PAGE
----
Wednesday, July 19, 2006

Walk slow, like a fish

We were crawling along in peak hour traffic, trying to get back to branch so we could go home. We were already nearly an hour past our scheduled knock off time. My partner and I both had dinner arrangements to go to, so we were starting to get edgy. It seemed like everybody else had the same idea as the hoards streamed out of the city. You quickly learn not to make plans to do anything immediately after your shift – inevitably it will be the night when you get a late job.

We had almost made it to the start of the freeway when the traffic ground to a complete halt. We were doomed. Any second now we would be the closest car to something…We could almost feel it coming... Bamm!!!! The MDT (mobile data terminal) let out the noise. “Sorry about the timing guys but you are the closest car”. I pushed the acknowledge button and reached for the street directory. Sure enough, we were almost on top of the job. Signal 1, conscious overdose. My partner flicked on the beacons and siren and she edged us out of the evening gridlock to do a U-turn and head back towards the city – we were both going to be late for dinner.

The police were also attending the same case as the patient was known to have a history of aggression towards emergency services when she was intoxicated. She answered the door and it was immediately apparent she was drunk. “Hello darlings” she boomed at us in a voice that was just slightly louder than normal limits. Our patient was a woman of about 50 with wild looking hair and very few teeth. She also had a very thick eastern European accent. While I did an assessment and got a bit of a story my partner and the police searched her house for the tablets and alcohol she claimed she had taken. It turned out to be very little and probably not enough to make her more than a little drowsy – however it was her intent that we had to take seriously. So I told her she would be getting a trip up to hospital. At this she brightened up considerably and started telling me that it would be good to get out of the house because people had been looking in her windows and watching her lately. She fluctuated between cheerful and distressed while I spoke to her. Clearly she needed some assistance.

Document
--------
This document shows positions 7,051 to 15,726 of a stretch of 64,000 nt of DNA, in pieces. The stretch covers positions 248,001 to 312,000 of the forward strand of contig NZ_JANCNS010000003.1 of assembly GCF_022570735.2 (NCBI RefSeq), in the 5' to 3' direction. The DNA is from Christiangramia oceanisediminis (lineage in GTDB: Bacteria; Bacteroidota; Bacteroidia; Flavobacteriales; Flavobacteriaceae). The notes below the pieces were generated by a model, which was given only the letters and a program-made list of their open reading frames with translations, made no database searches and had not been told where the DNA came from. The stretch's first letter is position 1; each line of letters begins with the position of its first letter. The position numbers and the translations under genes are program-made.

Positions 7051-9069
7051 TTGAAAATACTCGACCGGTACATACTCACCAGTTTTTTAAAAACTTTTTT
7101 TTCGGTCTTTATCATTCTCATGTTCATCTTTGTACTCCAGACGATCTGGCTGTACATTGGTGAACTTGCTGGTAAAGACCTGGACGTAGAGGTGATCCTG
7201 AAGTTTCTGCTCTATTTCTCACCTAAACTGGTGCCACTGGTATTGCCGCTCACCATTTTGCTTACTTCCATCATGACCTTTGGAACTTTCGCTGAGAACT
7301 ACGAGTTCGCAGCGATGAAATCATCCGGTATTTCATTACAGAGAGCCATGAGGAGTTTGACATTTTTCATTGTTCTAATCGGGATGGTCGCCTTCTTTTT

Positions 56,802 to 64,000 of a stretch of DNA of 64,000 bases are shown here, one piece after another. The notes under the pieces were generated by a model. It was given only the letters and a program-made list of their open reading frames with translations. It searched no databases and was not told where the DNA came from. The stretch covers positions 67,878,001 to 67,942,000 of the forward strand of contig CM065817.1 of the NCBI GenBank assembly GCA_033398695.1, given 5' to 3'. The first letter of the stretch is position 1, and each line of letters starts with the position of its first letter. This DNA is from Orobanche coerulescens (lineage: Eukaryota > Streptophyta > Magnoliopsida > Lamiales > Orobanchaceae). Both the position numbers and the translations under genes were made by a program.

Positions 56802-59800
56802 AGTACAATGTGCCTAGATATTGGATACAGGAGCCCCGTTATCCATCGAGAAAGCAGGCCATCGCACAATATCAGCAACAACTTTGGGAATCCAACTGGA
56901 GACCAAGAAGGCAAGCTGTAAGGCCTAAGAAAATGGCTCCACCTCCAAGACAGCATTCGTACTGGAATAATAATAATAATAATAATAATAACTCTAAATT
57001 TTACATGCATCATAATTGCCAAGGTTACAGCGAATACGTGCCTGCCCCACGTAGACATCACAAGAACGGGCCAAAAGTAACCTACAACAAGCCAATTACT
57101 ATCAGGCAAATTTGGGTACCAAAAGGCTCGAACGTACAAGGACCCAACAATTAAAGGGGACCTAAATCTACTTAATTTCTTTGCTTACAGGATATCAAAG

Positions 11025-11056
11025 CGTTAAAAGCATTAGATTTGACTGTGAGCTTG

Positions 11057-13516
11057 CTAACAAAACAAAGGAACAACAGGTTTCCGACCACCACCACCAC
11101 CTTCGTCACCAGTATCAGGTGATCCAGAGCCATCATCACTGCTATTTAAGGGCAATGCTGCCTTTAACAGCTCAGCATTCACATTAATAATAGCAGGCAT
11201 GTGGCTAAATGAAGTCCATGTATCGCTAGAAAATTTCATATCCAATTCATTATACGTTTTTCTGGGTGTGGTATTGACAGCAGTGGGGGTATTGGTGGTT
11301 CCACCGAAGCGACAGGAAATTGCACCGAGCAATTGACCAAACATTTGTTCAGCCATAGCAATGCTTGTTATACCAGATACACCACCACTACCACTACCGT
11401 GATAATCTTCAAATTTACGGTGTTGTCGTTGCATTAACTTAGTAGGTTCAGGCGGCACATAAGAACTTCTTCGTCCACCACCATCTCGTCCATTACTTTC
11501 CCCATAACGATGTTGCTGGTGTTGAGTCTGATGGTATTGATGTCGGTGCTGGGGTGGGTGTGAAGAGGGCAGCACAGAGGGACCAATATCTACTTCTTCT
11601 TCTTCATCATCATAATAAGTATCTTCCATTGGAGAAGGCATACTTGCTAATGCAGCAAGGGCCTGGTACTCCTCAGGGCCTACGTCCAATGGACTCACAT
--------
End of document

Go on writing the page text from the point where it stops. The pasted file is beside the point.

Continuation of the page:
As we walked down to the ambulance, she kept apologising: “darling sorry I walk so slow… but always my ribs hurt”. I asked her why and was told she’d had an accident many years ago. Then she said “its ok, I just walk slow.. like a fish”. That made my night. It was such a good visual image, I was chuckling all the way to hospital. We all hopped into the truck, said thanks and goodbye to the police and moved off. While I wrote up my case notes I saw she was staring at my blue ambulance gloves, so I gave her a pair. Her face lit up and she wore them all the way to hospital. The last I saw of her she was sitting up in bed in a hospital cubical waving a blue hand at me with a big toothless grin. I could still hear her shouting ‘Tank you darling” as I headed out to the truck, eager to get home and walking nothing at all like a fish.


Anonymous said...

LOL! I think is all I can say to that! Tom.

Mart said...

Ouch, you can still get given a job after your finish time?! We can be given one right up to the wire, but after we've finished we've finished. 12 hours is more than enough for me.

If our service (and possibly most services in the UK) were able to do this I don't think we'd ever go home!!

rob said...

Yep if we are closest car when a Signal 1 call goes off - then we are it. If we jump up and down and make a fuss we can occasionally get a car to come and back us up and transport the patient if needed but I think that has only happened to me once. The duty managers will try to get you home on time if possible, but if you are closets car... Once I was more than 3.5 hours after my finish time - I had to call and actually plead to get taken "Out of Service" so we could make it home to branch. I won't even start on the issue of fatigue. Not good.